A couple of weeks ago I received the Moog Subharmonicon and posted a couple photos about it on my new Instagram and I got a few messages from curious people. As a gearhead myself, I could appreciate their curiosity. This Moog in particular, I think, has inspired a lot of curiosity. It stands out. So I spent a solid week hammering away at the Subharmonicon and I thought I’d share what my experience was like. I ended up with two tracks at the end of the week, and I’ve shared those too (for better or worse) as more of a personal showcase of the Moog Subharmonicon than anything else, and after just a week with it.

This is not my first Moog, but I was particularly intrigued by the Subharmonicon since its announcement. Conceptually, it’s uniquely inspired. And after tinkering with it for a couple hours upon its arrival, my immediate impressions were: fascinated and spellbound. I would disappear into the experience in all the right ways. Each time I’d reach for the manual to try and speed my discovery along and finall RTFM, I’d only get further distracted by its sounds, tones, nuances and idiosyncrasies, getting lost in the puzzles they offered a first-timer. After patching and tweaking for a couple of days, leaving the manual dog-eared and placed to the side, I eventually arrived at those wonderful first ah-hah moments. I’d rip my headphones off and say, “holy shit – now that’s cool.”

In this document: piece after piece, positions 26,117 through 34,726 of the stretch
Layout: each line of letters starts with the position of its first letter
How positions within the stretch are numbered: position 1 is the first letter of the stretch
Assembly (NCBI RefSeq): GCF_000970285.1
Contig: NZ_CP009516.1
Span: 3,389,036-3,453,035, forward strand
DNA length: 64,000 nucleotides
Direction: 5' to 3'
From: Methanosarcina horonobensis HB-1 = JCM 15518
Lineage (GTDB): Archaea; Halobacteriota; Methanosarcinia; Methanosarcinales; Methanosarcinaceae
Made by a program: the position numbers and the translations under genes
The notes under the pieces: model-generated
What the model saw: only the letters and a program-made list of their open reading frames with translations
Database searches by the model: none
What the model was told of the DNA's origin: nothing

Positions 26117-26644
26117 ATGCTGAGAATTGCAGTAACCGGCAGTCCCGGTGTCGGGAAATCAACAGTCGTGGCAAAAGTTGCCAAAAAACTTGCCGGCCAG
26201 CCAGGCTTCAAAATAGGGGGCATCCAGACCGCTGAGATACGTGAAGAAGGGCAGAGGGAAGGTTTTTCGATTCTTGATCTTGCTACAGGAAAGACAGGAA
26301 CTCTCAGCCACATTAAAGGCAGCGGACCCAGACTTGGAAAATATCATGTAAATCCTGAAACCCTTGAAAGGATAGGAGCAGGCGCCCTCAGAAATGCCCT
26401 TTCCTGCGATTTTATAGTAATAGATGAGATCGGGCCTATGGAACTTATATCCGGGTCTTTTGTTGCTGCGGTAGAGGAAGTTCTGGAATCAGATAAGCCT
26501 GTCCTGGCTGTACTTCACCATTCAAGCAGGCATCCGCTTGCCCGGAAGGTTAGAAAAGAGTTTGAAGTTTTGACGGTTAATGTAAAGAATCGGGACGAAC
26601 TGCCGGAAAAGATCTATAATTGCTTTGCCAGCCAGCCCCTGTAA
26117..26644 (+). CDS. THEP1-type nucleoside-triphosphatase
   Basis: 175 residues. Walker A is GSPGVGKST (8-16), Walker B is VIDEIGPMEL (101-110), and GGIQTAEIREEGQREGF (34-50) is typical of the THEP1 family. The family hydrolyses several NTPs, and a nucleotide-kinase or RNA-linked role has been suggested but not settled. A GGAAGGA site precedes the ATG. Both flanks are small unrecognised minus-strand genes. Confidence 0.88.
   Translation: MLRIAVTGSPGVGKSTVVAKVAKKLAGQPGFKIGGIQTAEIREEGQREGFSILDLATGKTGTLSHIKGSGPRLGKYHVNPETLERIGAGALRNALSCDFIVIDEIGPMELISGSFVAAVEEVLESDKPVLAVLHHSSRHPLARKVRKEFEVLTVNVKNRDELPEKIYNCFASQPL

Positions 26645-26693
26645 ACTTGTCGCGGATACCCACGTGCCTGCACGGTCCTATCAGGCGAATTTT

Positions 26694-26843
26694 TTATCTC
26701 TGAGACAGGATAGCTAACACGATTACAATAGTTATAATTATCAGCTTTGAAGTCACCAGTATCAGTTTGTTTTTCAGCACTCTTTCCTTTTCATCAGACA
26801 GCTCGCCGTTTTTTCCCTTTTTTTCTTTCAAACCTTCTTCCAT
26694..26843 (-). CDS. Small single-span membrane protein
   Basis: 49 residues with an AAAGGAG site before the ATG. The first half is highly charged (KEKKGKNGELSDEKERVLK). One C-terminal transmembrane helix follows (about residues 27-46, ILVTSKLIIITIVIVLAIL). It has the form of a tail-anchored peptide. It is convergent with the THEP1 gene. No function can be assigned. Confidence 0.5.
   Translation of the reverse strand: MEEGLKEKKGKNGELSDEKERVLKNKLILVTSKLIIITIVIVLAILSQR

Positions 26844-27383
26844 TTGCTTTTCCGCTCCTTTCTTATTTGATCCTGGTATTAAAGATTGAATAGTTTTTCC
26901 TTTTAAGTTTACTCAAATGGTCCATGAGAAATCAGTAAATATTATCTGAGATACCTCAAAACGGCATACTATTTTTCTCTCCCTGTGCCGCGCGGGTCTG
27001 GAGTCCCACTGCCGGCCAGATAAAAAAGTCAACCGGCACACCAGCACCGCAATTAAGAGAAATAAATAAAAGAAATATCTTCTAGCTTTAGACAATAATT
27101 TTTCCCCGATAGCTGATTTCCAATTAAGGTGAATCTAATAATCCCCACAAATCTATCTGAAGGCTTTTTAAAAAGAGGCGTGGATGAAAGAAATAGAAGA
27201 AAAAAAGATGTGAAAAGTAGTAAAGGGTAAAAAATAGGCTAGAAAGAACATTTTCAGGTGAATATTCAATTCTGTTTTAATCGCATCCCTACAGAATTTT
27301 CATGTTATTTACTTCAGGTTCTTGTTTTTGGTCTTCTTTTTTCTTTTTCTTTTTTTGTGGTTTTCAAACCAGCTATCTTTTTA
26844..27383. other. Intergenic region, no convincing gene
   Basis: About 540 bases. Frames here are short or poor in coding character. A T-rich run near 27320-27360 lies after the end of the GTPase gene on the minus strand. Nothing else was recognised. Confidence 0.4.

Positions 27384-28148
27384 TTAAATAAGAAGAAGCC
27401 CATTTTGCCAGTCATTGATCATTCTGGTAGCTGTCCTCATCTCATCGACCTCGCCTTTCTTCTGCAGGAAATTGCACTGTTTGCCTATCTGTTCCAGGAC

It’s an extremely capable synth and has a very thoughtful and intuitive workflow and interface. It didn’t take me long to understands its signal flow and parameters. And while its sequencers might seem a little limiting at first glance, since they’re “only” 4 steps each (2 sequencers in total), once you get the swing (literally and figuratively) of the step knobs and understand how they play off each other, combined with the nearly infinite range of rhythms that result and how those rhythms influence the oscillators, well, that’s where I found those first magical ah-ha moments.